Once you're in Füssen, you would take a bus to the town of Hohenschwangau. From Hohenschwangau, you would then have a few different choices to get up to the castle; you can take another bus, you can walk, or else you can take a horse-drawn carriage. Please note, the bus would take you to a point from where you would still have to walk another 10 minutes or so up a steep hill. The horse-drawn carriage would take you to a point from where you would have an easier 5 minute walk to the entrance of the castle. To walk all the way from Hohenschwangau to the castle entrance would take approximately 30 minutes in duration. The rail pass does not cover the buses between Füssen and the castle, so you would have to pay to board these buses locally upon arrival.

    Instead of using your German Rail Pass for a trip out to Füssen/Neuschwanstein, you might instead want to consider purchasing one of the Neuschwanstein offered on our website. Just like the Dachau tours, the Neuschwanstein tours can be found under the list of tours for Munich here: http://www.raileurope.com/en/activiti....

    Munich to Zugspitze with a German Rail Pass (Round-trip)

    The gateway for the Zugspitze is the town of Garmisch. Garmisch is accessed by regional trains from Munich. The trains between Munich and Garmisch don't accept reservations, so the German Rail Pass is all you'll need to board. The trains depart hourly throughout the day, and the ride only takes about 1.5 hour one-way.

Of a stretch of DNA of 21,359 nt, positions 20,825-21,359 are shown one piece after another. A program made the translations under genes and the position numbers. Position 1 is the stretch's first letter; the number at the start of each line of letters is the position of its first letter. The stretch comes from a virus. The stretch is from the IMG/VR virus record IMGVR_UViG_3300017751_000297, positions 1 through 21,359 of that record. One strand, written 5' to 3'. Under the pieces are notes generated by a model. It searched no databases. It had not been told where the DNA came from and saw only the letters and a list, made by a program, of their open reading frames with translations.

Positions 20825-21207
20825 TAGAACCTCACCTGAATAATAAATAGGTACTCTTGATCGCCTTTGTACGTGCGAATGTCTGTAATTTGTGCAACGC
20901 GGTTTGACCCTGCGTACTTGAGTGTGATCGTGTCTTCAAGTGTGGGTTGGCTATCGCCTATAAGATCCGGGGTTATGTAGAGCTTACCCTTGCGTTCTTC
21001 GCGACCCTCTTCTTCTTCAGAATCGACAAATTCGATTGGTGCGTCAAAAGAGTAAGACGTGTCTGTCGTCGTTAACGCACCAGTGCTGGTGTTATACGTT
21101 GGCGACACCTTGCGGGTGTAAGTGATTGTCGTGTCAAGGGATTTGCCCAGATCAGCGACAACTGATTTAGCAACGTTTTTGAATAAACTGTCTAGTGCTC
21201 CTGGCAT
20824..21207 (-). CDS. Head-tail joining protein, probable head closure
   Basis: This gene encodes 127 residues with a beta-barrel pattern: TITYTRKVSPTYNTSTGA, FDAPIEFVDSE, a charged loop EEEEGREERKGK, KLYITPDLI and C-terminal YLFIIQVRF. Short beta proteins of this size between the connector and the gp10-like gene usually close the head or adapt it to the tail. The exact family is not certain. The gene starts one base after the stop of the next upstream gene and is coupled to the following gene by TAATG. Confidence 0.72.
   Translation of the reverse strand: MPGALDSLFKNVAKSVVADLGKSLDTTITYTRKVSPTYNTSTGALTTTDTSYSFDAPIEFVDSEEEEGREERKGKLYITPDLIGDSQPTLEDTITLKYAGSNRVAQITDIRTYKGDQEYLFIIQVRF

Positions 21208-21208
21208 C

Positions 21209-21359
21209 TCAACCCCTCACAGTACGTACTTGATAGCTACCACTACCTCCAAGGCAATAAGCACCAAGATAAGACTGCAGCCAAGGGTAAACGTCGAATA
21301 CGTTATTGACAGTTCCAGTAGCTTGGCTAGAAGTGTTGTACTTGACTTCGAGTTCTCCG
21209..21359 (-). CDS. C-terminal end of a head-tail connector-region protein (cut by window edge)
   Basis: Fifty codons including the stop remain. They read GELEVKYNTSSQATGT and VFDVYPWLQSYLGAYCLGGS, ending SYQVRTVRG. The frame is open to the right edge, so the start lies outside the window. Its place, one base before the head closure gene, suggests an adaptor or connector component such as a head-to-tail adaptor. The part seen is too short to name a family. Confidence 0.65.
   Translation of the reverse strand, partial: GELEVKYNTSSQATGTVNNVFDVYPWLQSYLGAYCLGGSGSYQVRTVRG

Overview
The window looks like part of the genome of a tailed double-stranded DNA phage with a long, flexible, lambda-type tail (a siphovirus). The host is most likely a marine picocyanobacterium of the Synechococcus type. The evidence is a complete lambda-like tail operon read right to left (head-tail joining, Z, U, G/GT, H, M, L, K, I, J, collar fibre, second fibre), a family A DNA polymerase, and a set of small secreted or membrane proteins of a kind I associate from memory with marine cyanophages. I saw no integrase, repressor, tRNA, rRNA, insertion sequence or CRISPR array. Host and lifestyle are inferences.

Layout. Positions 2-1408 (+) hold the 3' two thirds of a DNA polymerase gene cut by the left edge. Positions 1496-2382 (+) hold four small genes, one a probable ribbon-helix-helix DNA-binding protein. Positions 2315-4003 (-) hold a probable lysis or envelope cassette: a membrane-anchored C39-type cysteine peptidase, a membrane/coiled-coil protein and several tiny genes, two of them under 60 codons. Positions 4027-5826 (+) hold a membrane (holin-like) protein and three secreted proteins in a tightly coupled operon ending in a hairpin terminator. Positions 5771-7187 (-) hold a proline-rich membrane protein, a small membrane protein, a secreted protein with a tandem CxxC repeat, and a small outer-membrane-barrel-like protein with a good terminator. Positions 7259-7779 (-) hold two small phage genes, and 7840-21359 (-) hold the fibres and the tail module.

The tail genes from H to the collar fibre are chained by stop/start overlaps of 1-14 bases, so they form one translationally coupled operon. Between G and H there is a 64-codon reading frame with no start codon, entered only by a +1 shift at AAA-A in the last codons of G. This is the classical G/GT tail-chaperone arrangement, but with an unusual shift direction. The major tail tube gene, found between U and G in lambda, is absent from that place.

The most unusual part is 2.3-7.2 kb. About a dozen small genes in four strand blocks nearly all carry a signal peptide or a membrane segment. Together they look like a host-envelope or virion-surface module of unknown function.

To begin the trek up to Zugspitze from Garmisch, you would first take the 'Zahnradbahn' to Eibsee. In Eibsee, you would have the choice to continue on the 'Zahnradbahn' cogwheel to Zugspitzplatt (the Zugspitze Glacier Plateau), where you would switch to the 'Gletscherbahn' aerial cable car to the summit ridge, or else you can take the 'Eibsee-Seilbahn' aerial cable car all the way from Eibsee to to the summit ridge. If you make your ascent one way, you might want to consider descending via the other, just so you can have both experiences.

    Conveniently, the German Rail Pass covers the 'Zahnradbahn' between Garmisch and Zugspitzplatt. In contrast, I do not suspect that the German Rail Pass would cover the 'Gletscherbahn' aerial cable car from Zugspitzplatt to the Zugspitze summit or the 'Eibsee-Seilbahn' aerial cable car from Eibsee to the Zugspitze summit. For these cable cars, it's likely that you would have to pay to board locally.